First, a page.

Eight Great Ways to Narrate
While I'm often a fan of very naturalistic filmmaking, there's a part of me (the part, I suspect, that majored in English) that enjoys the somewhat mannered device of a narrator. Some people consider narrators lazy filmmaking, preferring the camera and dialogue to do the storytelling. I agree there are some instances, usually literary adaptations, where the filmmakers seem to only include a narrator out of a reluctance to let certain lines go. Though who can blame someone for holding onto "it is a truth universally acknowledged. . .?" Here they are, literary or no, some of my favorite film narrators. Beware, gentle readers, some things whimsy this way come.
The Supporting Character: "The Shawshank Redemption"
Before Morgan Freeman narrated everything from penguins to the Olympics, he made me fall in love with innocuous words and phrases like "icy cold Bohemian style beer" and "Zihuatanejo."
The Prologue: "The Brothers Bloom"
That voice you hear is Ricky Jay who is usually employed for his sleight-of-hand work, but kills it in this opening sequence which rhymes. . .slantingly. . .mostly. . .tome/Bloom. . .nice try otherwise.
The Protagonist: "Zombieland"
While I'll grant you that Woody Harrelson stole a lot (see I do know how to spell it) of the show, the comedy inherent in Jesse Eisenberg's dry but earnest delivery shouldn't be underestimated. "Someone's ear is in danger of getting hair brushed behind it." COME ON!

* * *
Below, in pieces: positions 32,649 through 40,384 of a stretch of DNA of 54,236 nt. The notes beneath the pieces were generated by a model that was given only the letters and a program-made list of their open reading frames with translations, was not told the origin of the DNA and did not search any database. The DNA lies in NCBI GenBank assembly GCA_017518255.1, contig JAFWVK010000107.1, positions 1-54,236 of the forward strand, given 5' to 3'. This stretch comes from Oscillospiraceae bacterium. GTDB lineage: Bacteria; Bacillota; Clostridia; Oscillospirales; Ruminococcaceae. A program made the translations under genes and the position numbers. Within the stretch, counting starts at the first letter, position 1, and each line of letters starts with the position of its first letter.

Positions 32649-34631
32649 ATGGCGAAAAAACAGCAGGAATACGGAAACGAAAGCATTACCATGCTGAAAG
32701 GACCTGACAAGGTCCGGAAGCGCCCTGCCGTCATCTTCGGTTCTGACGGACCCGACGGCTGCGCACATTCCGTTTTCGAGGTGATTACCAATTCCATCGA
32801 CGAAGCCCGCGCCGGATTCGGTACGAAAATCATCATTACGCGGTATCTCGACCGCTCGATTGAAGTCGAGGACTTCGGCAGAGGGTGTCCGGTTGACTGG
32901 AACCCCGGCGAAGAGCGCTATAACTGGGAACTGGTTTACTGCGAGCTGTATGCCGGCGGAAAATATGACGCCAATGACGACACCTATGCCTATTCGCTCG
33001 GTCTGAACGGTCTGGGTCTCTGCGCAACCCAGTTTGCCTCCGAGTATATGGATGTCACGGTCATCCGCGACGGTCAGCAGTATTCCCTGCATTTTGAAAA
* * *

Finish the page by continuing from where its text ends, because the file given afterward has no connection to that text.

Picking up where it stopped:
The Omniscient Narrator: "The Royal Tenenbaums"
Here we have the gravitas of Alec Baldwin anchoring down Wes Anderson's whimsical hot air balloon of a film. Oh, Jack Donaghy, you can read me the phone book.
The Reminiscent Narrator: "The Sandlot"
I love this style and it works equally well in To Kill A Mockingbird, True Grit, Stand By Me, etc. etc.
The Foreign Tongue: "Amelie"
The best part about this film is that my french is so very poor I often have no idea what this narrator is saying. I mean, obviously, I can read what he's saying, but not being able to distinguish actual words turn his voice into part of the soundtrack.
The Unreliable Narrator: "Fight Club"
The unreliable narrator is my favorite literary device and this one is only revealed right at the end. That's part of the reason Fight Club is worth watching over and over and over again. That and the Pitt abs. And the man boobs.
The Direct Address: "Ferris Bueller"
Aw, Matthew, I used to love you so. Danke Schön for the memories.
Joanna Robinson would have been able to have a lady narrator in here, d*mmit, if youtube had obliged with a To Kill A Mockingbird clip. Also, Emma Stone's people have asked that I stop writing about Easy A because my liberal application of love spackle is giving her the creeping heebie jeebies. Sorry, Emma, babe, call me!
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